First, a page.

State Chief Minister Devendra congratulated the state for the win. He also congratulated the team from Nagpur which won in the Cultural dance category and the inter state dance competition team, both of which also won the first prize.

The idea behind the floater was conceptualised by  Prof. Narendra Vichare, who is an expert the field of  art and design.  Maharashtra has won this award six times in past while Vichare has been awarded with the award 3 times in the years 1993, 1994 and 1994. Responding on this achievement to Mumbai Mirror, Vichare said, “It’s a great feeling to win again. I worked on the concept sketch for three months starting July. Many meetings were held and changes were suggested. I am happy with the result.”

With art production completed by Art Director Nitin Desai, the team decided to use horses instead of conventional use of elephants in the floater. The grandiose nature of coronation has been depicted by use of fortified Maratha architecture as base and majestic orchestra of tutari being played by the artists around the entire floater. In the front end of the floater, there is a massive depiction of Shivaji while towards the end there are artists are enacting the ceremony. These 10 artists are from Bhairi Bhavani theatre group in Mumbai.

Other key tableaus from the parade include one from Assam which depicted the traditional mask making tradition of Majuli Island of Assam. The floater depicts one of the scenes from Ramayana with monkey-god Hanuman, many-headed demon god Ravana present in the scene.

Even Chattisgarh and Manipur showcased the ancient art forms of the states.

Depicting the traditional handicraft industry of India, 2 states i.e. Jammu and Kashmir and Tripura showcased their woolen, pashmina industry and bamboo industry respectively.

From the state of Kerala, the floater showcased the Keddukazacha festival celebrated in Adoor. In this festival, village communities around the region compete with each other by creating the most beautiful Edupa Kala or decorated structures.

Punjab depicted the concept of ‘sangat and pangat’ i.e. symbiosis of spirituality and social service; Himachal Pradesh talked showcased Buddhism in the Spiti region of the state; and Gujarat marked the century of Gandhi Ashram.

Other than the states, Union Ministries and the Armed services also showcased their tableaus. In the category of Ministries, Ministry of Youth Affairs and Sports won for depicting Khel India; while tableaus of Punjab Regiment and Indo Tibetan Border Police won in their categories respectively.


When power gags the Press: A reflection on the Sohrabuddin Sheikh fake encounter case

Gagging was a term prominent during the times when British ruled India. Then came Congress leader Indira Gandhi’s time who also gagged the press. Last year in November, this term came to the surface yet again with the CBI Court disallowing the press to report a case.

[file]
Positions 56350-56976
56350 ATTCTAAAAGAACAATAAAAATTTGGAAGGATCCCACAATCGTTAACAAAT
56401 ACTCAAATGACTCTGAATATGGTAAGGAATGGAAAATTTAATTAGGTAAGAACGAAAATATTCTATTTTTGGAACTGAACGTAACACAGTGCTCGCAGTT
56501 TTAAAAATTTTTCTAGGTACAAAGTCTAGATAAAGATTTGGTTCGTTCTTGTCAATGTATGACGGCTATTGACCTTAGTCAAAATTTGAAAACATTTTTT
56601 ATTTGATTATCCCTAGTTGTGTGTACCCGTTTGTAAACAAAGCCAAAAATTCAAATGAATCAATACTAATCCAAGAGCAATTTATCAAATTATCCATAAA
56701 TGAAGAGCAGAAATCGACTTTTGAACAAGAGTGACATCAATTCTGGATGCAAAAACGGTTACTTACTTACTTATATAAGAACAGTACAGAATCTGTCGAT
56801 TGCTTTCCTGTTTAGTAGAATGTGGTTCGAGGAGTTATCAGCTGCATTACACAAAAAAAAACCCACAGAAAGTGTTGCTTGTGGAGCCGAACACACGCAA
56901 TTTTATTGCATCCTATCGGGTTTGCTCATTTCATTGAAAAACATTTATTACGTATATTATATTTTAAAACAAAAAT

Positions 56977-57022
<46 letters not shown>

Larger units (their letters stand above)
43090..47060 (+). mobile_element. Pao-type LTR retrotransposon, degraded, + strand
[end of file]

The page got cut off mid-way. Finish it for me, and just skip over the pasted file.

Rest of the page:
This is the Sohrabuddin Sheikh fake encounter case. On November 29, 2017; following an application by advocate Wahab Khan, a ban was put on media (print, electronic and social) to report this case, though they could attend the proceeding.

Courts generally allow such in-camera i.e. private proceedings only if there is a rape case or a case concerning national security. But in this case according to  the order by Special Judge S.J. Sharma, “The publication may create security problem for the accused persons, prosecution witnesses, the defence team and the prosecutor as well.”

Principles generally followed by court have been compromised, in this case.

Following the gagging, nine journalists filed a petition against the order. Journalists from reputed media organisations like The Wire, Dailyo, Scroll, The Free Press Journal, etc. stood before the SC in solidarity.

But the damage has already been done.

In August last year when Inspector General of Gujarat DG Vanzara and IPS officer Dinesh MN were absolved from the charges. While from December, 19 of the eyewitnesses have either retracted their statements or denied stating anything, according to a report by The Indian Express.

The case has been witnessing a fall since the BJP came to power. First there were changes in the judges, then Sohrabuddin’s brother Rubabbudin Sheikh withdraw the petition challenging discharge of Amit Shah, and then the recent developments from 2017.

The case is complicated because of many reasons. One, because it concerns encounter killing of an alleged terrorist and extortionist mafia Sohrabuddin Sheikh, his wife Kausar Bi and Sheikh’s close aide Tulsiram Prajapati. Two, Sohrabuddin according to the Gujarat and Rajasthan Police wanted to kill the then Chief Minister of Gujarat Narendra Modi. Three, one of the accused in the case is the then, Minister of Home for Gujarat and now, ruling party chairman Amit Shah.

The lopsided and strange episodes in the Sohrabuddin fake encounter case has raised a question about not just media freedom but also about the meaning of justice in our country.

Sources: The Indian Express, Scroll, The Wire


Section 377: Plea referred by Supreme Court to Bench

The Supreme Court has referred Section 377 of the Indian Penal Code to a larger bench on Monday. This decision comes after 5 petitioners from the LGBT community filed a petition against the law stating that they live under constant fear of police, as reported to The Indian Express.